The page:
The new draft, set to be tabled before parliament soon, addresses many of the shortcomings of its predecessor. While it has given clarity on a number of questions and criticisms, it too has one or two unclear points.
Cyber terrorism, or terrorism facilitated by digital platforms, was one of the bill’s main selling points to the public, I argued in the initial report. The new draft however does not include a section dedicated to terrorism. The new version of the Cybercrimes and Cybersecurity Bill rather defines these crimes as an ‘aggravated offence’. It widens the scope for conviction as a result, but whether it would allow for greater legal application remains to be seen. An even stronger feature of the bill is an entire chapter dedicated to “Malicious Communications”.
This chapter looks specifically at incidents such as cyber bullying, revenge porn or incitement to violence. Crimes directed at individuals online. It offers various options to victims, including having the malicious content removed via a court order, and penalties imposed upon perpetrators. This can include a fine or prison sentence of up to three years, or both.
But my main concerns with the former draft were mostly about the state’s surveillance capabilities and crackdown on information leaks.
I found a particular clause alarming: “Any person who unlawfully and intentionally possesses; communicates, delivers or makes available; or receives data which is in the possession of the State and is classified as top secret, is guilty of an offence.” This does not appear in the draft.
Here the legal aspect becomes somewhat more complicated in the new draft. According to the bill, it is a crime to “unlawfully and intentionally” acquire (including copying or moving) data within a “computer system” or transfer to another system. This crime is then also considered an aggravated offence when it involves a financial institution, organ of the state, or Critical Information Infrastructure. Such a person, which could include hackers or whistle-blowers, could face up to 15 years behind bars.
Importantly however, cases would have to be considered individually as this only applies to individuals who obtained the information ‘unlawfully’. Even more importantly, the bill does not define exactly what might be included in the word ‘unlawful’ in a digital landscape. Should the definition amount to the mere absence of consent of the aggravated party, it could have severe consequences for whistle-blowers in general.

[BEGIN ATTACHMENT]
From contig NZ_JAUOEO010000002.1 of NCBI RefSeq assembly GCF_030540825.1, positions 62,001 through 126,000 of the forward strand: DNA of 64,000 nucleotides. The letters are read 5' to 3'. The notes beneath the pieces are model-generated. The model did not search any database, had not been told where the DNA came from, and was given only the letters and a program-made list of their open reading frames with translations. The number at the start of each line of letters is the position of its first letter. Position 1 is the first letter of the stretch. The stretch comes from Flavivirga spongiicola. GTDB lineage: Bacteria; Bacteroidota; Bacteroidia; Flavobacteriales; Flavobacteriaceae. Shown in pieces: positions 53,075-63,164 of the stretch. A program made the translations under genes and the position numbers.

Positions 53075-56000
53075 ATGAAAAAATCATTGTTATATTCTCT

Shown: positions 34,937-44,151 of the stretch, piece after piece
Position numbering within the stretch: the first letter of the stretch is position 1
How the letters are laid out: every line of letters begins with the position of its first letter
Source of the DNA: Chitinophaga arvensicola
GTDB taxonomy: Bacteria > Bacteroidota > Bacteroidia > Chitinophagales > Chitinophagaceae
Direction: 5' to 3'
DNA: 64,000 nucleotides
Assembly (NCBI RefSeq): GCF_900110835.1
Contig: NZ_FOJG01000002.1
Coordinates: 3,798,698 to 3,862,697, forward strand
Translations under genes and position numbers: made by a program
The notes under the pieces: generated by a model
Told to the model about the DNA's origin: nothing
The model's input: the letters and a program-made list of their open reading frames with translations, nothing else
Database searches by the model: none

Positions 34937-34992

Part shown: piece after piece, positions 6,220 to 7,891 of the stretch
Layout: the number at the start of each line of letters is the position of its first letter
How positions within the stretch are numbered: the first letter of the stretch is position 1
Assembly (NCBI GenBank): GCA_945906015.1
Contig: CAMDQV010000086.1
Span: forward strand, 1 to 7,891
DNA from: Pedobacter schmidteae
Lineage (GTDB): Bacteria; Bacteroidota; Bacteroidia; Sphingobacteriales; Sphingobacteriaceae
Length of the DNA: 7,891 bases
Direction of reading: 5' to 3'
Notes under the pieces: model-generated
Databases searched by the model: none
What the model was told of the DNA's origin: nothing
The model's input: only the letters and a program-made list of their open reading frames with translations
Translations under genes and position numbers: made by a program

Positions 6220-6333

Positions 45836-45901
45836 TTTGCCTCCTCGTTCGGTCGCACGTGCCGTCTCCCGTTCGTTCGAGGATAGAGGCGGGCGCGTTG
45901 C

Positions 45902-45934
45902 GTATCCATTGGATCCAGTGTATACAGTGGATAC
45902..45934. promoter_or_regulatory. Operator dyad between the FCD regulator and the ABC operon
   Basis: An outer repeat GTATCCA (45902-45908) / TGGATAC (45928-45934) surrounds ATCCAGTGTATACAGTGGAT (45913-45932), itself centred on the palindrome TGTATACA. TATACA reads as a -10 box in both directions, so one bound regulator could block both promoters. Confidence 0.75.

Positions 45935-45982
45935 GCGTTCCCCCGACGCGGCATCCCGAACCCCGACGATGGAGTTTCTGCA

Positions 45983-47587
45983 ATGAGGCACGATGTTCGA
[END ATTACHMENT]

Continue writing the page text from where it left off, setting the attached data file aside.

Not an aggravated offence is the person who is found in possession of the data – for example an investigative reporter. These individuals are only guilty of an offence if they are “unable to give a satisfactory exculpatory account of such possession.” But it is unclear whether the above mentioned section also applies to the reporter who publishes the leaked information.
But this only applies to a few individuals who often risk a lot to inform the public of transgressions by either the state, private businesses or individuals.
The Deputy Minister of Justice John Jeffery gave assurance during the press briefing that the bill does not extend the state’s surveillance powers – describing it as a ‘misconception’. Assuming that the state already has the capabilities to carry out its functions as outlined in the bill, the question should then perhaps be whether the bill gives further justification for the state to access or intercept data.
While the RICA judge expressed concern over the public perception that agencies or officials sometimes abuse interception methods, the bill criminalises such behaviour. Interception is only allowed upon approval from a judge, which ensures, at least officially, that communications are not monitored indiscriminately.
But the grounds for obtaining permission are somewhat vague. A judge might grant an order if there is enough evidence that a certain number of offences outlined in the bill was or is being committed, or will probably be committed. What the evidence for a probable crime includes could vary and possibly result in unwarranted interception.
Would the state not be able to argue that data is being or could be ‘acquired unlawfully’, thereby stopping a whistle-blower or a reporter, before they are able to reveal the importance of the information being disclosed to the public?
The bill might be intended to protect South Africa and all who live in it, but parliament surely has a responsibility to scrutinize the document and limit the possibilities of abuse before it is sent to Pretoria.
Hereby, the conclusion of my previous article:
Difficult questions lie ahead for South Africa. Not only the question of security, against cyber criminals and terrorists vs. privacy. But the bill could further ensure various political scandals or even crimes committed by the state never reach the public. All while the state could, hypothetically at least, become the very intruders we wish to be protected from. And not just for civilians, but for others like activists, whistle-blowers, politicians and lawmakers themselves – should they choose to approve it in its current form.